A flurry of new reports have just been released offering an eye-opening look at the Canadian labour market – and what employers are doing to hire the staff they need. Here’s a summary of the latest data.
A record number of small businesses in Canada say that they are currently experiencing a shortage of skilled labour, according to a new report out from the Canadian Federation of Independent Business. Nearly half (47 per cent) of the companies surveyed told the CFIB that their business is being hurt by a lack of qualified staff. (October Business Barometer from the CFIB.)
The report said the shortage is causing many organizations to alter their plans to hire workers and is negatively impacting their ability to grow.
According to the CFIB, the industries reporting the greatest shortages in skilled labour were construction, transportation, personal services and natural resources.
- See jobs in construction on CareerBeacon
- Transportation jobs available now
- Natural resources job openings
The Hotel Association of Canadian recently put out their own report highlighting severe labour shortages in the hospitality industry as well. According to their research:
- 2 of every 3 of accommodation businesses see labour issues as a significant business impediment.
- Operations are scaled back or doors open with insufficient staff
- 33% growth in available full-time jobs supported through growing consumer demand for accommodation services by 2035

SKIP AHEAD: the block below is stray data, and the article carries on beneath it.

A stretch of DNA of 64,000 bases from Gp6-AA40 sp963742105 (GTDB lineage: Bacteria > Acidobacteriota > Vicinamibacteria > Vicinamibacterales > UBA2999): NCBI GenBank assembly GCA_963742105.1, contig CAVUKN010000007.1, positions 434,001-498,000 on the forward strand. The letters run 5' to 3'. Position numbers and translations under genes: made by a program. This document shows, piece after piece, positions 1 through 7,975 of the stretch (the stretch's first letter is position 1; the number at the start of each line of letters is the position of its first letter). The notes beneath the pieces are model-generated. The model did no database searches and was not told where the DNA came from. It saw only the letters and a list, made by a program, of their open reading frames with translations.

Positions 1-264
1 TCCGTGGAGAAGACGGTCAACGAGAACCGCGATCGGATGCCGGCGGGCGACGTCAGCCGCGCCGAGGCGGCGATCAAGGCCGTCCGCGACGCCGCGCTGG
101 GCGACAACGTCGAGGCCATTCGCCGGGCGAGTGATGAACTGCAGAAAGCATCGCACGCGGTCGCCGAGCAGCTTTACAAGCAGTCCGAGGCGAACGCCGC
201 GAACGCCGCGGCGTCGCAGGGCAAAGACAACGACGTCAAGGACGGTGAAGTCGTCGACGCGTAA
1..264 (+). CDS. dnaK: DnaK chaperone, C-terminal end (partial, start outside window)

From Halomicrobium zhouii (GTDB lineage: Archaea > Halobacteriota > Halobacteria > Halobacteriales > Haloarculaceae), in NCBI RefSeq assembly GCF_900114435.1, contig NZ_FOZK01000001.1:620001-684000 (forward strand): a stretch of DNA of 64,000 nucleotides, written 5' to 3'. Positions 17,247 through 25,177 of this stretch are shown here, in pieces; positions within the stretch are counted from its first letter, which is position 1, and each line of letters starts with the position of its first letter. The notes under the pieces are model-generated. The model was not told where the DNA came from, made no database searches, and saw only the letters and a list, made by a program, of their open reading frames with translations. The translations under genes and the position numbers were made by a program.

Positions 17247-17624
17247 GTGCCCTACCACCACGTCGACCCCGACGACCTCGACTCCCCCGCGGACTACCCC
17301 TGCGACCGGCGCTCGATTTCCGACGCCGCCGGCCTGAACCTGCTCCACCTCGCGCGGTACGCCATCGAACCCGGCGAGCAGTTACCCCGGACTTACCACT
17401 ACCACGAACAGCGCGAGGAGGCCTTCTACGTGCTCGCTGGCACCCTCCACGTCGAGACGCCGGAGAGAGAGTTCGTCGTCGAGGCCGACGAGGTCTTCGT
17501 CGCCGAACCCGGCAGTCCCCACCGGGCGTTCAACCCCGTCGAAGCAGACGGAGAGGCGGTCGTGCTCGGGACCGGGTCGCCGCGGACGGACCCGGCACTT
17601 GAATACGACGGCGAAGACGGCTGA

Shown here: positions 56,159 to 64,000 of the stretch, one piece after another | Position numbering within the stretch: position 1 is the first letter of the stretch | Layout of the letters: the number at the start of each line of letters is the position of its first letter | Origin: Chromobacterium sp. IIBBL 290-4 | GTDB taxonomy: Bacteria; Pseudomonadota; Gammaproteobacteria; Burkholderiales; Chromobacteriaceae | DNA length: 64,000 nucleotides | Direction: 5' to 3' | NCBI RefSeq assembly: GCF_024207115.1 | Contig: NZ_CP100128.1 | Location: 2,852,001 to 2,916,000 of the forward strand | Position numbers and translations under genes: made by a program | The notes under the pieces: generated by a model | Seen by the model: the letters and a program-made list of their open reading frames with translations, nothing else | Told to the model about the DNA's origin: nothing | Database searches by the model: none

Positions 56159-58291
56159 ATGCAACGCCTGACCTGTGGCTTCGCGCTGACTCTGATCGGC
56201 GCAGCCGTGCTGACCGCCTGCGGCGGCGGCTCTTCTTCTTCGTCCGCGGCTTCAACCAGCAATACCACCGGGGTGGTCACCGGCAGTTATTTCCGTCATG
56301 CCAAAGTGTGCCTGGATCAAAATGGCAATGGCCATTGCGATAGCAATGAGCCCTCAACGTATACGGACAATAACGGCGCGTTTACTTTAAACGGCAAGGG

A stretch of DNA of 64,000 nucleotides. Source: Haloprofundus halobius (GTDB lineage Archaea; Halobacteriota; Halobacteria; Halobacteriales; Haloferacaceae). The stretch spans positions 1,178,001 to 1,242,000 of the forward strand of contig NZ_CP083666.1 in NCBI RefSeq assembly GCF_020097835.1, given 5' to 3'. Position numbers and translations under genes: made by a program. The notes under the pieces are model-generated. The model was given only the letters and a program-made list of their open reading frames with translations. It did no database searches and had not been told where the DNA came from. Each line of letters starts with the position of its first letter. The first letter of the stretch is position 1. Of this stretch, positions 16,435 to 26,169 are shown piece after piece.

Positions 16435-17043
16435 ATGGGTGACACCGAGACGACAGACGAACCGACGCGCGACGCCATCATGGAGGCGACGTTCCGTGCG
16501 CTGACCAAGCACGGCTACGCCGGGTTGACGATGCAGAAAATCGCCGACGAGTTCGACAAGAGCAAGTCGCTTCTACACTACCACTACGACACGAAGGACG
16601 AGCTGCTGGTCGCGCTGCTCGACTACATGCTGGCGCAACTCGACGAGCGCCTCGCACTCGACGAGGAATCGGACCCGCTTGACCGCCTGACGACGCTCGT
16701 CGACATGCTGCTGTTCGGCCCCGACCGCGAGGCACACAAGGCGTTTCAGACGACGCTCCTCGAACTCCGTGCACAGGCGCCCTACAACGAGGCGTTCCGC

- If the labour shortage is not addressed, the accommodation industry could experience a labour shortfall of 10,000 by 2035
View jobs that are available in the hospitality sector right now on CareerBeacon.
New Brunswick ranks fourth overall among the provinces for severity of labour shortages. [View jobs in New Brunswick.] Another recent report highlighted that half of the businesses in Atlantic Canada are struggling to hire workers.
To attract staff, employers are boosting wages. A new report out just this morning from the Conference Board of Canada found that salaries are expected to grow faster in 2019 than they have in recent years.
Explains the Conference Board’s Allison Cowan, “Over the past few years, we have seen wage increases among the lowest they have been in the past two decades. We are now seeing an improvement and compensation planners are looking to offer increases in 2019 that remain ahead of inflation.”
The average pay increase for non-unionized employees is projected to be 2.6 per cent next year.
Projected increases are highest in the food, beverage, and tobacco products industry (3.0 per cent) and the oil and gas and technology industries (2.9 per cent). The lowest average increases are expected in the health sector at 1.6 per cent.